Hitachi File Storage Platforms
by Michael Hay on Mar 11, 2008
Today Hitachi is announcing quite a bit in the area of file storage platforms. To start with are core updates in our underlying platforms. From the debut of the Essential NAS Platform (ENP), a hardware update on the High Performance NAS Platform, and a software revision in the Content Archive Platform; to the entrance of a new product suite for us: the Hitachi Data Discovery Suite that includes two offerings. I want to provide some amount of detail, but not what we are stressing in the announcements. This will be more about behind the scenes kinds of things.
High Performance NAS Platform (HNAS)
Before I get too far into this I do want to bring up a point close t o my heart which I hear on a regular basis: well isn’t HDS just going to drop Bluearc like you did with NetApp? To start with the relationship with BlueArc is 1000% different. My colleague, Shmuel Shottan CTO of BlueArc, is my personal mentour and good friend; however, that really doesn’t summarize the total relationship with BlueArc. The two companies enjoy a symbiotic relationship which spans mutual respect, trust and a shared vision. You will see that in the intentional alignment between our two companies as well as the fact that HDS has engineers with source code access at the BlueArc site in the UK. This was done because when both companies got down to it we realized that in order to implement our mutual strategies in a timely manner the best thing was to increase the engineering resources in key areas like offloading some portion of the full content indexing process and performing HSM migrations to/from externally attached NAS and active archive devices. Beyond the shared strategy and co-development activities HDS owns an equity stake in BlueArc, something that was not the case with NetApp. So hopefully this tells our user base that our relationship is entirely different and growing in a positive direction. Okay just because I don’t want to hear myself talk and all don’t take my word for it here’s what Shmuel had to say about our partnership.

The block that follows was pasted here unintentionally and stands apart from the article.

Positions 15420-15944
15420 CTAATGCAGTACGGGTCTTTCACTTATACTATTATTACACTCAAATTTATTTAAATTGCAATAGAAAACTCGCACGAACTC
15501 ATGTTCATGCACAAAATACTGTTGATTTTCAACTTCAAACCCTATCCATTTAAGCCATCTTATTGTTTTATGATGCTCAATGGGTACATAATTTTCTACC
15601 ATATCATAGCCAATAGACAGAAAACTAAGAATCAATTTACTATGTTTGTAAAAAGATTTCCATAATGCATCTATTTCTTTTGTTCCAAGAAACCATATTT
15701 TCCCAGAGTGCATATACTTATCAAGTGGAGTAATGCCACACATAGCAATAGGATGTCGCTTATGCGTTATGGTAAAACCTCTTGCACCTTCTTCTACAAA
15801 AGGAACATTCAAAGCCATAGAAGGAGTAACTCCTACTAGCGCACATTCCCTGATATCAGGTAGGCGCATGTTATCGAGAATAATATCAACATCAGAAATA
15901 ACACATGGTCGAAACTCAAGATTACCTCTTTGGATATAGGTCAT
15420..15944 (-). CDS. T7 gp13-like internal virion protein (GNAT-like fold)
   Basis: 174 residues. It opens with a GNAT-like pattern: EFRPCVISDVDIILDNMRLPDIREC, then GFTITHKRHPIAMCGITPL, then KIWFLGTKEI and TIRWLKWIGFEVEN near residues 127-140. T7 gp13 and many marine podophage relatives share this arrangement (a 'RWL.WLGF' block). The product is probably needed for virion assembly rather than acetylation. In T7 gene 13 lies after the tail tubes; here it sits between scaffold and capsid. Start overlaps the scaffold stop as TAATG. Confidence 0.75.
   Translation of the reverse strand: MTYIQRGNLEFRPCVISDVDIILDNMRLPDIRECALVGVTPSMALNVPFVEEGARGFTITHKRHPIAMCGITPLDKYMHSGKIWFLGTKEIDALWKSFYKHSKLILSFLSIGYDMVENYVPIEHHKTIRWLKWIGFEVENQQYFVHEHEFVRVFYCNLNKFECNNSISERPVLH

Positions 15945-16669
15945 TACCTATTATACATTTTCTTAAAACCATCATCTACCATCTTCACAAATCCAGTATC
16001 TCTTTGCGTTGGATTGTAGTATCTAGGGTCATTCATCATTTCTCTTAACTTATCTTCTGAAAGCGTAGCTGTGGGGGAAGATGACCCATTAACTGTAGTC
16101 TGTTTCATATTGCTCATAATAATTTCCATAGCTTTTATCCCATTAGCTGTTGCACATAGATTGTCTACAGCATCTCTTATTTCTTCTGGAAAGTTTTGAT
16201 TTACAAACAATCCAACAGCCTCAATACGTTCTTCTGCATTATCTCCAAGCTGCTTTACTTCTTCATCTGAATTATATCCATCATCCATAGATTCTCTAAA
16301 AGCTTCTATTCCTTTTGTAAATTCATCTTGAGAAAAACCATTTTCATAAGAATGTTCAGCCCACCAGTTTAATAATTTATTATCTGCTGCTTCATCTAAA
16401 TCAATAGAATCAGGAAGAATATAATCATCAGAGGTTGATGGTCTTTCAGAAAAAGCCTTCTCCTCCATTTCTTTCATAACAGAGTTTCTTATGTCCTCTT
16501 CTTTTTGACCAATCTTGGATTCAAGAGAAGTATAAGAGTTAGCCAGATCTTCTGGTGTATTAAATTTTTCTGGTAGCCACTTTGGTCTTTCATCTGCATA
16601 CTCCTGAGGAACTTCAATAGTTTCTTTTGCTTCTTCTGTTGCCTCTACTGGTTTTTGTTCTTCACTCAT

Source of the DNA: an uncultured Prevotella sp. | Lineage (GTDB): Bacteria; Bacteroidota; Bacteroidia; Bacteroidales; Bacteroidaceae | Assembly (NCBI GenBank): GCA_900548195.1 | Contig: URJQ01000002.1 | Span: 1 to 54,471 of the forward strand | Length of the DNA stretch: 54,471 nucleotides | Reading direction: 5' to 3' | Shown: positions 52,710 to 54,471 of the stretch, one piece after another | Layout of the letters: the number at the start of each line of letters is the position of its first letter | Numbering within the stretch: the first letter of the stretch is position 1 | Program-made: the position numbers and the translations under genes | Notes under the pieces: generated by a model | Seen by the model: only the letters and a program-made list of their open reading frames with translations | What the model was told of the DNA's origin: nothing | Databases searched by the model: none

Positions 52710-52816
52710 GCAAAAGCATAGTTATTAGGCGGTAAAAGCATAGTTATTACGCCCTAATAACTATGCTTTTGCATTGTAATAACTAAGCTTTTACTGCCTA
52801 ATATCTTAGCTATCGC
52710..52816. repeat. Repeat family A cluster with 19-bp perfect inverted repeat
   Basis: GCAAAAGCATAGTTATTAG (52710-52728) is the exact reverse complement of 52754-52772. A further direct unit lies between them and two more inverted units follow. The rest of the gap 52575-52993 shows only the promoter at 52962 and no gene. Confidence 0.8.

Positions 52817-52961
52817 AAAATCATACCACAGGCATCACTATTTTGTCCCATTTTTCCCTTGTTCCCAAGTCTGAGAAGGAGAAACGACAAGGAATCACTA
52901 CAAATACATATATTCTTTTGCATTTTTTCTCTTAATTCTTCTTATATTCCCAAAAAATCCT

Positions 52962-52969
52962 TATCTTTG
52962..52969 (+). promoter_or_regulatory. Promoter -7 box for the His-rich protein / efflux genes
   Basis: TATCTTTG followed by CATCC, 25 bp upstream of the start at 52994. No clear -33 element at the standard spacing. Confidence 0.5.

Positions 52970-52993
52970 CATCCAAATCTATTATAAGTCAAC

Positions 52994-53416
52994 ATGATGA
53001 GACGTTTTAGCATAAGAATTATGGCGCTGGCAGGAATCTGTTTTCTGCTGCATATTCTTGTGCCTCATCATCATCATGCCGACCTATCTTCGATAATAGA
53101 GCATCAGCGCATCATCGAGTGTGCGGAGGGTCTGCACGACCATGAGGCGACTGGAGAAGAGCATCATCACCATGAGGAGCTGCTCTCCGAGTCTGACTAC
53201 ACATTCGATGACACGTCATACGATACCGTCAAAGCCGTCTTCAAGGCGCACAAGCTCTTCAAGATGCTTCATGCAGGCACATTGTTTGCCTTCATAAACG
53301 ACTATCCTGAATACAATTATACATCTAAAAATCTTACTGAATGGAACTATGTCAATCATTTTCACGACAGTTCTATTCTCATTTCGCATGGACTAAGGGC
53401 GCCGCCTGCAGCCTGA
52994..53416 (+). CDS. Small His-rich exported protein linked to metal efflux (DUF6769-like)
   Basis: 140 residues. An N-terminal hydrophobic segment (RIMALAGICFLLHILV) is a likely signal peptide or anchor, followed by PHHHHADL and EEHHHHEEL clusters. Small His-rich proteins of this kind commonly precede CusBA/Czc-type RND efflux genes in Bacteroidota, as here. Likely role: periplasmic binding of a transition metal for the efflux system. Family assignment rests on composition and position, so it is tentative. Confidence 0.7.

I consider myself extremely fortunate for having the opportunity to work closely with HDS and with Michael in particular over the last 18 months. Being called a mentor by Michael is a great honor. relationships last only when they are symbiotic and reciprocal. I have indeed received much more than I transmitted. While it seems as if Michael and I are trying to compete for the “most humble” award, my observation is sincere. The relationship between the companies is a true partnership. BlueArc is more than a technology provider or just a NAS component provider to Hitachi. Together we have improved our product offerings and embarked on a roadmap to deliver value through tighter integration. BlueArc has gained much more than just increasing its routes to market. Michael has provided me with enormous and invaluable insight to what Hitachi’s customers actually need. This closed loop review has allowed me to channel the innovations we “dream” at BlueArc towards building products that solve the customer’s needs. – Shmuel Shottan Chief Technology Officer, BlueArc
Essential NAS Platform (ENP)